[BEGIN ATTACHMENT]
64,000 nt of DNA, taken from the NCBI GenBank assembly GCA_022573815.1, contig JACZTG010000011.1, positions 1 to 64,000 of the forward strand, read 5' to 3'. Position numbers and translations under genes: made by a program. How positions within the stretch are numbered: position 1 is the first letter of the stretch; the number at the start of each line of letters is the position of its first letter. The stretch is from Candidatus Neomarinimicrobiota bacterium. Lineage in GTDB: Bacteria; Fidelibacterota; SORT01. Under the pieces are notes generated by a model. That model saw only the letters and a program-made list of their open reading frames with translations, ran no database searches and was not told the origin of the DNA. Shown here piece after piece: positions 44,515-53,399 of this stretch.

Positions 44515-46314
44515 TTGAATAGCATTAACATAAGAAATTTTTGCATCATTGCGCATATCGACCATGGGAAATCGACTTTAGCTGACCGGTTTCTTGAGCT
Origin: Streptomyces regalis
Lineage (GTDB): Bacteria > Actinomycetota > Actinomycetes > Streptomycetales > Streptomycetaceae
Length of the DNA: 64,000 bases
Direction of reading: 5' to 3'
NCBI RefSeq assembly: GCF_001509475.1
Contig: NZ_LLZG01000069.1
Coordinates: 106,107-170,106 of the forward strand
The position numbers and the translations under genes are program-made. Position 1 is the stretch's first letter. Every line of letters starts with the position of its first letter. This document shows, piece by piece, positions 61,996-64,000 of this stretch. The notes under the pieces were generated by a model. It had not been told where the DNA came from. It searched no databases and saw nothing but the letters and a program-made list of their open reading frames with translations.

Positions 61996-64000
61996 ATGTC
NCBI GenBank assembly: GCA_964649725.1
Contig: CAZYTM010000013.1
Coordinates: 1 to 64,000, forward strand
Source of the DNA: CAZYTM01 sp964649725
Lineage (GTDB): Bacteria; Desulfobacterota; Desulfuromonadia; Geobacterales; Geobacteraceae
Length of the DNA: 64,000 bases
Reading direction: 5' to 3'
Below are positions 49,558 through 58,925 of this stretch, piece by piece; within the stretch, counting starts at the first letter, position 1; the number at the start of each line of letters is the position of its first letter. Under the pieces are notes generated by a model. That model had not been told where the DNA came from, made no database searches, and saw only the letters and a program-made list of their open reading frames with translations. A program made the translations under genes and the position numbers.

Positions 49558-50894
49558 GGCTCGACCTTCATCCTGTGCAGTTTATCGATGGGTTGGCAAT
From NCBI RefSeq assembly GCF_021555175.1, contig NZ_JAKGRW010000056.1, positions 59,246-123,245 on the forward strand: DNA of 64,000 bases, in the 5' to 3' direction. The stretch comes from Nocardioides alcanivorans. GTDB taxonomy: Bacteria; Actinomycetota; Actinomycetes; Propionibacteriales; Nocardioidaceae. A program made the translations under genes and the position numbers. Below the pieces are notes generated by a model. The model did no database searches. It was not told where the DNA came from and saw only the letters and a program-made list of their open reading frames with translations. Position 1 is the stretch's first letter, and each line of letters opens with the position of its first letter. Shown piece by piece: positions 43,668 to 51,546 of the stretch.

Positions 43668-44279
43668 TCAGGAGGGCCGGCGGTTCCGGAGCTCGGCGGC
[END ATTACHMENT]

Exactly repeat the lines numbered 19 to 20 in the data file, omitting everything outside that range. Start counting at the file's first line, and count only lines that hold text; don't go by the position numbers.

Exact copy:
Length of the DNA: 64,000 bases
Reading direction: 5' to 3'